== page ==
Fast Company: Afghanistan’s all-girl robotics team is building emergency ventilators out of car parts

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Even though Herat, Afghanistan, is on lockdown during the COVID-19 pandemic, many of Nahid Rahimi’s days during the pandemic have started with a drive to a mechanic’s workshop. Nahid, 17, is on Afghanistan’s all-girls robotics team, named the Afghan Dreamers; her teammate Somaya Farqui’s father drives the girls, all between 14 and 17 years old, through the shuttered city to their technical adviser’s space, where they’re building ventilators from used car parts.

The Afghan Dreamers first garnered international attention when they were initially denied visas to the United States for the 2017 FIRST Global Challenge, a robotics competition held by FIRST Global, an international education program with teams in 191 countries and an annual season of events. Eventually the White House intervened, and the girls made it to the competition, where they won a medal for courageous achievement.

The team has continued to inspire its nation and the world since, participating in robotics competitions in Estonia, Poland, and Canada, partnering with Afghanistan’s government to build the country’s first STEAM school, and speaking at panels across the world. With the 2020 FIRST Robotics season suspended because of the COVID-19 pandemic, the girls are now working on aiding their country’s response.

Herat’s governor recently put out a plea to engineers to build more ventilators, says Roya Mahboob, a local tech entrepreneur who sponsors and mentors the Afghan Dreamers. The team wanted to help, but they faced a lot of roadblocks; Afghanistan’s lockdown requires special permits for traveling, the shops to source parts are closed—which is why the team decided to use car parts, which are more readily available in the country, Mahboob says—and even though there are 50 students involved with the Afghan Dreamers in total, most families wouldn’t allow their kids to travel and participate because of social distancing mandates and fears over the coronavirus.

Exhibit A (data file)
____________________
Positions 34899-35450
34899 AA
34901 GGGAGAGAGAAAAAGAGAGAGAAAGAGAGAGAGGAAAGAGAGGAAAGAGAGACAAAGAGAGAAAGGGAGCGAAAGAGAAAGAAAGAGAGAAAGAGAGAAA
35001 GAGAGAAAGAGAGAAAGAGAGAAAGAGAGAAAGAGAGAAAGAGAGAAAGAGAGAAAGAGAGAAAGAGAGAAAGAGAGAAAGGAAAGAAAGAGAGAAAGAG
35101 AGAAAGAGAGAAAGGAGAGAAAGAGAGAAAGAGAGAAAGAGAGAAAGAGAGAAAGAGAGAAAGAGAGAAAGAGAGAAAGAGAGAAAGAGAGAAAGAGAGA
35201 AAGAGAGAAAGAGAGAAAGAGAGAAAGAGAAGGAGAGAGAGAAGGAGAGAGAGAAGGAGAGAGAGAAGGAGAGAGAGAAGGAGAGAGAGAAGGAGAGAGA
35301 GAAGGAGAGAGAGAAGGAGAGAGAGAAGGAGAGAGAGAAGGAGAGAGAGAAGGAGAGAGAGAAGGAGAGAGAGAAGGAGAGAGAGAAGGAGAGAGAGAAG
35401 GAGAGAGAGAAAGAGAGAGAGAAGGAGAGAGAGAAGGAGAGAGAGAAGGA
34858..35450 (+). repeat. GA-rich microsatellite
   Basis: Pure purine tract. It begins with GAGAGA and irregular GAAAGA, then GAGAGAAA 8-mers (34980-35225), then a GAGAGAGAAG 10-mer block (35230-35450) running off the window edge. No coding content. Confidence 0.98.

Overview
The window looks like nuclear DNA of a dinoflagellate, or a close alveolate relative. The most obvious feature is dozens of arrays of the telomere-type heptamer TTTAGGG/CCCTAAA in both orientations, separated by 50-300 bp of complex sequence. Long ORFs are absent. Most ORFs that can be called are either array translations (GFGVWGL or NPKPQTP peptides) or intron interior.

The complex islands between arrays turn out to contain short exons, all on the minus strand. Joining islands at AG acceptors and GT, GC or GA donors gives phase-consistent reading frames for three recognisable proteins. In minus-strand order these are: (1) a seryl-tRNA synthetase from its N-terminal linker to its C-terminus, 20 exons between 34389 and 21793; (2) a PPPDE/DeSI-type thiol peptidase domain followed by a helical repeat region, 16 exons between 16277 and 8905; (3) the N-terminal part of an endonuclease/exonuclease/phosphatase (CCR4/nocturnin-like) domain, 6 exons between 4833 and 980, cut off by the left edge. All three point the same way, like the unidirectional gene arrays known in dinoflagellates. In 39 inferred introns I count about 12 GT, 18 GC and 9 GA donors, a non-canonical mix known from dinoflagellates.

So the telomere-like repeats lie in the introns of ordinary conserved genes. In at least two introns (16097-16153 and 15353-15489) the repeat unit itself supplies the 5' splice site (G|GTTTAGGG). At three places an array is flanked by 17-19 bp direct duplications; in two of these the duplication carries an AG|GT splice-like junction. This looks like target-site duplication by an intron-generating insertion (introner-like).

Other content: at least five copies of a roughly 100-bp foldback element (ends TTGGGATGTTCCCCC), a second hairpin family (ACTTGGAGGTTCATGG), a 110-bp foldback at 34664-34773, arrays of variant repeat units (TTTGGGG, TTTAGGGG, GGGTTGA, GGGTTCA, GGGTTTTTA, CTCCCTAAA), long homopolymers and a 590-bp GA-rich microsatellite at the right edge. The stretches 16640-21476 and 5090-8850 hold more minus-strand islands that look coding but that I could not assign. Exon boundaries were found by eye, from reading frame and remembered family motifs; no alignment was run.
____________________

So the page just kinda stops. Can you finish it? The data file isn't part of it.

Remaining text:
“This is a crisis of time, but this is one way we can help our community and especially the doctors and nurses in the hospitals,” she says. The team is working on two prototypes, a gear-based ventilator based on a low-cost design from MIT (FIRST connected Mahboob and the girls to MIT professors who have been providing guidance from afar) and one powered by a Toyota Corolla motor, which costs about $300 in parts to make.

Both Mahboob and Rahimi emphasize that their ventilators are only meant to be used in an emergency situation when standard ventilators aren’t available, but they’re still eager to help in any way. “We were so excited to join the challenge in this pandemic crisis and that the local government believed in our ability and skills to work on such an important project,” Rahimi says. “And it was very important to us if we could save one life through this effort.”

Mahboob hopes the ventilators will be ready by the end of May, at which point they will have to undergo official testing and approval. The ventilator project has a small team—Rahimi; Farqui, 17; Elham Mansori, 16; Florance Poya, 17; Deyna Wahabzadeh, 14; and Mina Ehrary, 16—but “many more families and other girls are excited to do something with the skills that they’ve learned,” she says. Other Afghan Dreamers have started working on a UV-tech machine to kill viruses, and on games and animations that can collect information about how resilient a community is and teach citizens about their responsibilities during a crisis such as the COVID-19 pandemic.

In a country where girls have struggled to receive education and struggled to get opportunities, this team’s accomplishments are challenging long-held perceptions of women. “It’s helped the community believe in women’s abilities,” Mahboob says. She has always believed the Afghan Dreamers’ legacy will go beyond the machines they build, and this effort in a time of crisis is proving that it will. “Looking at these young teenagers, they give us hope for Afghanistan, that we are going in the right direction,” she says. “No matter where you live, what your gender, or social status, if you’re given the same access and the same opportunities and quality of education, everybody in any part of the world can be the next inventor, designer, creator, and they can change your community.”



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